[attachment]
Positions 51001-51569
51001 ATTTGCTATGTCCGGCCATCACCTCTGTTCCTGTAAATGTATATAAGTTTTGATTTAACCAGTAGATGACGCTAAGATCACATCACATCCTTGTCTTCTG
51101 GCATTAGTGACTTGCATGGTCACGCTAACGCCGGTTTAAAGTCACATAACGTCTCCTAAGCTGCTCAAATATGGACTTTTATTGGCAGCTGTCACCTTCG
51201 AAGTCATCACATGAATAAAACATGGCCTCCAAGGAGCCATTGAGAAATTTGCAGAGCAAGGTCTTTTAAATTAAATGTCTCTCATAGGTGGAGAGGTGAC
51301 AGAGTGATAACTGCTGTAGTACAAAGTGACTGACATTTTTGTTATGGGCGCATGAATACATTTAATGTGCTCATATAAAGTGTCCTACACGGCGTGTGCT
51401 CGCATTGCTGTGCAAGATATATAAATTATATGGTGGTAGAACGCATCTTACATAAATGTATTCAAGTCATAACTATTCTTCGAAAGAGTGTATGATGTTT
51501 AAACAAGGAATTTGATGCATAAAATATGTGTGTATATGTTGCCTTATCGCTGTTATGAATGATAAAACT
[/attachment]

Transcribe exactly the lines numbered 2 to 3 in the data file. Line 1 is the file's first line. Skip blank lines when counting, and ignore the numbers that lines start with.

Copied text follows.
51001 ATTTGCTATGTCCGGCCATCACCTCTGTTCCTGTAAATGTATATAAGTTTTGATTTAACCAGTAGATGACGCTAAGATCACATCACATCCTTGTCTTCTG
51101 GCATTAGTGACTTGCATGGTCACGCTAACGCCGGTTTAAAGTCACATAACGTCTCCTAAGCTGCTCAAATATGGACTTTTATTGGCAGCTGTCACCTTCG